COMMON NAME: LOBLOLLY PINE, OLD FIELD PINE
Pinus taeda (PIE-nus TIE-dah)
Pineaceae (Pine Family)
HEIGHT: 80 to 100 feet
SPREAD: 20 to 30 feet
FINAL SPACING: 20 to 30 feet
NATURAL HABITAT AND PREFERRED SITE: Loblolly pine is the most numerous pine in Texas. It is found throughout the piney woods and the far eastern side of the state. It grows in low areas primarily but adapts to more well-drained sites quite well.
IDENTIFICATION INFORMATION: Loblolly is the fastest growing of all the southern pines. It even outgrows the slash pine. Because of its rapid growth, it is the most widely planted pine in Texas for timber purposes.
FLOWERS AND FRUIT: Male flowers are yellowish about one inch long arranged in spiral clusters at the end of the branches. Female flowers are yellowish about ½ inch long at the branch tips. Cones are approximately 2 to 6 inches long, light reddish- brown ripening in the fall. Scales on the cones are only occasionally armed and are reddish brown.
BARK: Scaly and nearly black when young becoming reddish brown with age.
FOLIAGE: Needles are almost always in groups of 3, 5 to 9 inches long, light to medium green.
CULTURE: Extremely fast growing, easy to grow in acid, sandy soils. It does not do well at all in alkaline soils, especially white rock. It responds to fertilizer although over fertilization and use of pesticides is the cause of the typical pine tree pest problems.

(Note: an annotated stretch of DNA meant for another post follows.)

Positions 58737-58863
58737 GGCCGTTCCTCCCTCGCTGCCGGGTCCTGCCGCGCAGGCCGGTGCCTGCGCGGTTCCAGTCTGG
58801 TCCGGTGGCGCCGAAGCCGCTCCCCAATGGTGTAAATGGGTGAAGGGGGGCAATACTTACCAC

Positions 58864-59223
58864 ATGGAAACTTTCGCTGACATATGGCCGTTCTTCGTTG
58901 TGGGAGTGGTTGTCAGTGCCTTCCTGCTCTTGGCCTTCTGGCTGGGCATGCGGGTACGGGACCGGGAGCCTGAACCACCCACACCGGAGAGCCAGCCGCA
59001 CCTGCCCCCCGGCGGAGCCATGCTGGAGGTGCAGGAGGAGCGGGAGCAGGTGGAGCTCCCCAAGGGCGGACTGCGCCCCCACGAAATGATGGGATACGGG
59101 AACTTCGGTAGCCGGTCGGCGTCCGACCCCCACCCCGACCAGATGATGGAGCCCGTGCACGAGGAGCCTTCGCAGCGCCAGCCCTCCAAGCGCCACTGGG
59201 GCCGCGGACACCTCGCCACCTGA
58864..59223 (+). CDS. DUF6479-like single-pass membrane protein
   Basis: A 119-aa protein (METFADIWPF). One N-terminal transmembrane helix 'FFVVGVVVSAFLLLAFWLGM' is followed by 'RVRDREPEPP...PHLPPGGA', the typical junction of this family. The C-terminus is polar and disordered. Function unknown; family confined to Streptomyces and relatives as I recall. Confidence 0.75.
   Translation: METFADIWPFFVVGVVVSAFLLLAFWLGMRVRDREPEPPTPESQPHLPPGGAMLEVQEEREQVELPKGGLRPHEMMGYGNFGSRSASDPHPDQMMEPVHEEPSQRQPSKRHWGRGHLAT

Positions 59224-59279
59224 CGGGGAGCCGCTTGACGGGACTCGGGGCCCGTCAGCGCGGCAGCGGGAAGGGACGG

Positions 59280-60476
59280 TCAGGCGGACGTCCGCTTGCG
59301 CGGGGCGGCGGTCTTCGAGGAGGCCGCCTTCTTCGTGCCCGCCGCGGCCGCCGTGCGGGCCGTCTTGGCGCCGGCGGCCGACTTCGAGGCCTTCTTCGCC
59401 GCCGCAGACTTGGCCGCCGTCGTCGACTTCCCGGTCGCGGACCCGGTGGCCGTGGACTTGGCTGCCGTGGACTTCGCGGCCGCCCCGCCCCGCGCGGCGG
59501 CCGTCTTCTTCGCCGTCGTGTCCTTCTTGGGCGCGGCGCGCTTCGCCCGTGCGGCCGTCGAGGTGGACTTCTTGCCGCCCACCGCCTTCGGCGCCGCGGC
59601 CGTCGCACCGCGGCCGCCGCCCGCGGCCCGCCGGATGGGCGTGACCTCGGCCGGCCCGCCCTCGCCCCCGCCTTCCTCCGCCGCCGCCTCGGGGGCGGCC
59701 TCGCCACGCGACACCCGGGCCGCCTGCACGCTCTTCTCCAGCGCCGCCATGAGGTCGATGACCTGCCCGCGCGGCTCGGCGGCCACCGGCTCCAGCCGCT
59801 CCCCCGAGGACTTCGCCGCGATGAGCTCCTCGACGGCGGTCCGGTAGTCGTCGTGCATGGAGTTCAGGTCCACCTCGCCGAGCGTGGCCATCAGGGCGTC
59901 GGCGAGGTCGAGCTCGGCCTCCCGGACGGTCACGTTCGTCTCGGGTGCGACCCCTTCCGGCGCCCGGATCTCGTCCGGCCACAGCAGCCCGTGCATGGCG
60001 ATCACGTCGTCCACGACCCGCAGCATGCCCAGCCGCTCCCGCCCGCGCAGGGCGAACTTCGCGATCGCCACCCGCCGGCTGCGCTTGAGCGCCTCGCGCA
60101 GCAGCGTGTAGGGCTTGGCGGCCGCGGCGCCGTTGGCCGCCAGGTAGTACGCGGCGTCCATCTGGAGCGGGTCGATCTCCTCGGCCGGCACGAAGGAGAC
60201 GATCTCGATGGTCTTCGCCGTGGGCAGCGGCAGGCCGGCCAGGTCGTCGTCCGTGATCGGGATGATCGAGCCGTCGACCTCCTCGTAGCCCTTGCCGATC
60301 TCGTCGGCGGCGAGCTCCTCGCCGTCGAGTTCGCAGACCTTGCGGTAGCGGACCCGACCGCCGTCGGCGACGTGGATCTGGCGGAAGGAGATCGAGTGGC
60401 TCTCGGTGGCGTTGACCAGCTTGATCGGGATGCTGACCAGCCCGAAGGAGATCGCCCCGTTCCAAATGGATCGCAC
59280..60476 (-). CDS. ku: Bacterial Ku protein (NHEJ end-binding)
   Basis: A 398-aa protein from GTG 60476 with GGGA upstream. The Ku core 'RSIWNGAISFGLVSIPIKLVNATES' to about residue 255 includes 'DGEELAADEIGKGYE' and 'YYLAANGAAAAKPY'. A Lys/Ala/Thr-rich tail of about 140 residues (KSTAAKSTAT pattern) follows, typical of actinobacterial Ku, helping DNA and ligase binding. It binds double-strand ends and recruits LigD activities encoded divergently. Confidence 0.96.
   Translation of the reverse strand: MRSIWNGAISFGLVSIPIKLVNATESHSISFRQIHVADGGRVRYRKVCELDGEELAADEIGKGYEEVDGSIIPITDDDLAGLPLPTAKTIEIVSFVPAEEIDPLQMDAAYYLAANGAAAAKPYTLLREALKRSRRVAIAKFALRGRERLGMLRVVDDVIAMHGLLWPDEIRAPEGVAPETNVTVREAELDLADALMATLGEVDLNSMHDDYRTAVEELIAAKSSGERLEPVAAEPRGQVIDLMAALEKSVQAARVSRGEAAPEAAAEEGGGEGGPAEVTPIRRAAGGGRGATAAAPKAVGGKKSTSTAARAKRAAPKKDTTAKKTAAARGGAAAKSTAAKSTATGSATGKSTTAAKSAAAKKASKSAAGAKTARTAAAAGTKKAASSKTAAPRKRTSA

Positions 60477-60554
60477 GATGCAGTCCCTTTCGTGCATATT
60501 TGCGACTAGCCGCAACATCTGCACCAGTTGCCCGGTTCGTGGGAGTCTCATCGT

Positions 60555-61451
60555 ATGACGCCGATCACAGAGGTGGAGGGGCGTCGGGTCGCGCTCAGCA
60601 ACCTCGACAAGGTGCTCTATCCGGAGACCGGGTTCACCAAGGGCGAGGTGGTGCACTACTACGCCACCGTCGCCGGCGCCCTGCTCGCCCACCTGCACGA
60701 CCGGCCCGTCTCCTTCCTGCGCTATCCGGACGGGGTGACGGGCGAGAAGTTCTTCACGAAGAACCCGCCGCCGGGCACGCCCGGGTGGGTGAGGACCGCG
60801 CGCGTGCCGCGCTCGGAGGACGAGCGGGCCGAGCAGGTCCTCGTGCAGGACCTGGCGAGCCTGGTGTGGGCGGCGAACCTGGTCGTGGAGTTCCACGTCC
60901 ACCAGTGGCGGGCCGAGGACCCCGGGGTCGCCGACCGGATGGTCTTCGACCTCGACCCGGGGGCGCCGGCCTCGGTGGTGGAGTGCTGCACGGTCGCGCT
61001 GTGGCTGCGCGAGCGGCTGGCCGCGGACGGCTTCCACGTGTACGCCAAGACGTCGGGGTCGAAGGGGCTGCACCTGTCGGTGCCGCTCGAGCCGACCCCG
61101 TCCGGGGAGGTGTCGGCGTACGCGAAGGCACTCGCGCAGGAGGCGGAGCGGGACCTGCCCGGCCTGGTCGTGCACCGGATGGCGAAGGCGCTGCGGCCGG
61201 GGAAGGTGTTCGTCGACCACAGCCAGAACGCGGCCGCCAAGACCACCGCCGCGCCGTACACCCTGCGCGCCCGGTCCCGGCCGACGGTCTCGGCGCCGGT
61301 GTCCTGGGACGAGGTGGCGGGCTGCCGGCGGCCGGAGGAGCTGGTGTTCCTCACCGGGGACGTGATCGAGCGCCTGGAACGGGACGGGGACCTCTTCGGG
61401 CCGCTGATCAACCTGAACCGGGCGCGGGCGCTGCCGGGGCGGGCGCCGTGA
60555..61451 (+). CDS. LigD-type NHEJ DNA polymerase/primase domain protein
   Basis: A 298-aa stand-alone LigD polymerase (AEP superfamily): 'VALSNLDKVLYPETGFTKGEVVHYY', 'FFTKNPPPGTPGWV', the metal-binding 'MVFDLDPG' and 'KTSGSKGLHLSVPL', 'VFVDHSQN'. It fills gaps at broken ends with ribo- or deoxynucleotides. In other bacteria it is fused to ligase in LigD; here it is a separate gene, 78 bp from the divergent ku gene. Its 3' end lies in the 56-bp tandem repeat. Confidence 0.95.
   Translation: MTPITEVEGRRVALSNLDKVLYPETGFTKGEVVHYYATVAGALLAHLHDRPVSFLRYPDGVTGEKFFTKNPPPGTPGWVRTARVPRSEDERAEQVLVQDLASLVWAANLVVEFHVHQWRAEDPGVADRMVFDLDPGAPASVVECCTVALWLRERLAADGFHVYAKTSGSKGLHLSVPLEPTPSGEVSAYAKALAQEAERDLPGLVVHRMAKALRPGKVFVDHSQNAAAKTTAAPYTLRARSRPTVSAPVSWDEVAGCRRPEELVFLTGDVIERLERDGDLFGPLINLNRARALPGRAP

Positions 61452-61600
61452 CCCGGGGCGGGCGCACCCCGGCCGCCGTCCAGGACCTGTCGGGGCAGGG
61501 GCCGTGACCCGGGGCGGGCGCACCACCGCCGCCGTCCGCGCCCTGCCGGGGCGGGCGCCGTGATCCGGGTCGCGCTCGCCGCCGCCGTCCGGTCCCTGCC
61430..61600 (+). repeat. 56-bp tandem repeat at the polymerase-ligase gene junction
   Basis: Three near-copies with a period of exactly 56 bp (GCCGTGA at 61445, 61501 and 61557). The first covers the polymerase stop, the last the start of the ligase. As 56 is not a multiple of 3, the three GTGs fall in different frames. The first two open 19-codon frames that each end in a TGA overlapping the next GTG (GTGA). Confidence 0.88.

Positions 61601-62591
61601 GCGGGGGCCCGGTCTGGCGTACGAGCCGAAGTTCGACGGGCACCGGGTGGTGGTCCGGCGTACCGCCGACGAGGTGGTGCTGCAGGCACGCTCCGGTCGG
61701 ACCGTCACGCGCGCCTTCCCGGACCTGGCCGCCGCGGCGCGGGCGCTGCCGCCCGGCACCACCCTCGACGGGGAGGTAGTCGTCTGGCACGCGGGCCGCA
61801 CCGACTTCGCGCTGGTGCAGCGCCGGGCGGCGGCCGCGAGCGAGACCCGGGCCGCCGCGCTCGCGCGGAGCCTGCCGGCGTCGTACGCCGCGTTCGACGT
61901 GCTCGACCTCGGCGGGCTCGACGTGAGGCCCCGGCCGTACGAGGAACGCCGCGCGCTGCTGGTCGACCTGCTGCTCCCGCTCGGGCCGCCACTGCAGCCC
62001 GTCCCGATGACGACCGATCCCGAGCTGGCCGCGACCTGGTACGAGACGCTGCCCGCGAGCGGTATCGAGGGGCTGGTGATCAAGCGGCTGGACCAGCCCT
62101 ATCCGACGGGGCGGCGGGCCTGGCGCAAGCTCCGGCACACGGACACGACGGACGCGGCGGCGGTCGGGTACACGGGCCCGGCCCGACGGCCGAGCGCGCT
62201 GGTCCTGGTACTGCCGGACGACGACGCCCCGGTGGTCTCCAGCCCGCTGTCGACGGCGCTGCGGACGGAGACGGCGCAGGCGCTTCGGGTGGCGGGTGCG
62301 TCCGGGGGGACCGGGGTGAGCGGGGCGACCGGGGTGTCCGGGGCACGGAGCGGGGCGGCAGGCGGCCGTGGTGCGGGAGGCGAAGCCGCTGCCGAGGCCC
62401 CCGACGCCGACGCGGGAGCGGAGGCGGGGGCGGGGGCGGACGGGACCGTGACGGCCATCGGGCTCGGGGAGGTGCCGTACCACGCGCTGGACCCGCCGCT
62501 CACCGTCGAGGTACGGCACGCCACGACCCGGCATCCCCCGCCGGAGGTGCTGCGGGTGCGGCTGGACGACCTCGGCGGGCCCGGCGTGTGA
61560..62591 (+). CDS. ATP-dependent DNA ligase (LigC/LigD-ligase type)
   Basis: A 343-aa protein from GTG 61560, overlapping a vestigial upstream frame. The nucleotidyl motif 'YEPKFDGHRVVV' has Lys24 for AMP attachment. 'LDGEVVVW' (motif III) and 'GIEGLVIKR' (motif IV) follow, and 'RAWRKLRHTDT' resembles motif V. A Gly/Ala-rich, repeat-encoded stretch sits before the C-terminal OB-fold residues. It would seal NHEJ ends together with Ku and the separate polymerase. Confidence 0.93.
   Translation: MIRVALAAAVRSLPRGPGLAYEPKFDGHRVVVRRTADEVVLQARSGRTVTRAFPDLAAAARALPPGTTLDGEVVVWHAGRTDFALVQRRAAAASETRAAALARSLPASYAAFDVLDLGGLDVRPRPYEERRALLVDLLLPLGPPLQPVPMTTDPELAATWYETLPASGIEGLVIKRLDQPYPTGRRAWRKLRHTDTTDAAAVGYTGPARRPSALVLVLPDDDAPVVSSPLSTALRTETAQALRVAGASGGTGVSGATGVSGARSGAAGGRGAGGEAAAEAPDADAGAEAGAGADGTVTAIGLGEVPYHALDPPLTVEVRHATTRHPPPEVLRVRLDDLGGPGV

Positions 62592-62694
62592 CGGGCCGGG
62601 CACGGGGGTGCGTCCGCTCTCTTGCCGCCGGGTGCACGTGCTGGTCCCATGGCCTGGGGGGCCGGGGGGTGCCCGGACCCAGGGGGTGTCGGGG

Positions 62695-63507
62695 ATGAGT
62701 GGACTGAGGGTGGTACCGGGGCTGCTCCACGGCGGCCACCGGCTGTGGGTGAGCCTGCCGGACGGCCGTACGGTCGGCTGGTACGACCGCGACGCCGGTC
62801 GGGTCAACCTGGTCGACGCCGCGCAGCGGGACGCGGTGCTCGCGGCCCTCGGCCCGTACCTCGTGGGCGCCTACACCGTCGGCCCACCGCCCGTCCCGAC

PROBLEMS: Fusarium gall rust, southern pine beetle, ice storm damage.
PROPAGATION: Propagation is done from seed.
INSIGHT: Loblolly is widely planted and one of the most important timber trees in Texas. The name refers to mud holes because of its ability to grow in wetter soils. Other pines in this category include slash pine, Pinus elliottii, which is a native of the southeastern states. Also often planted commercially in Texas, It closely resembles loblolly pines but differs by having glossy brown cones on short stalks. The cone scales are armed with curved spines. Short leaf pine or yellow pine is Pinus echinata, long leaf pine is Pinus palustris. Aleppo pine, Pinus halepensis, is one of the most commonly used pines in the Houston area. It will suffer freeze damage in the northern part of the state.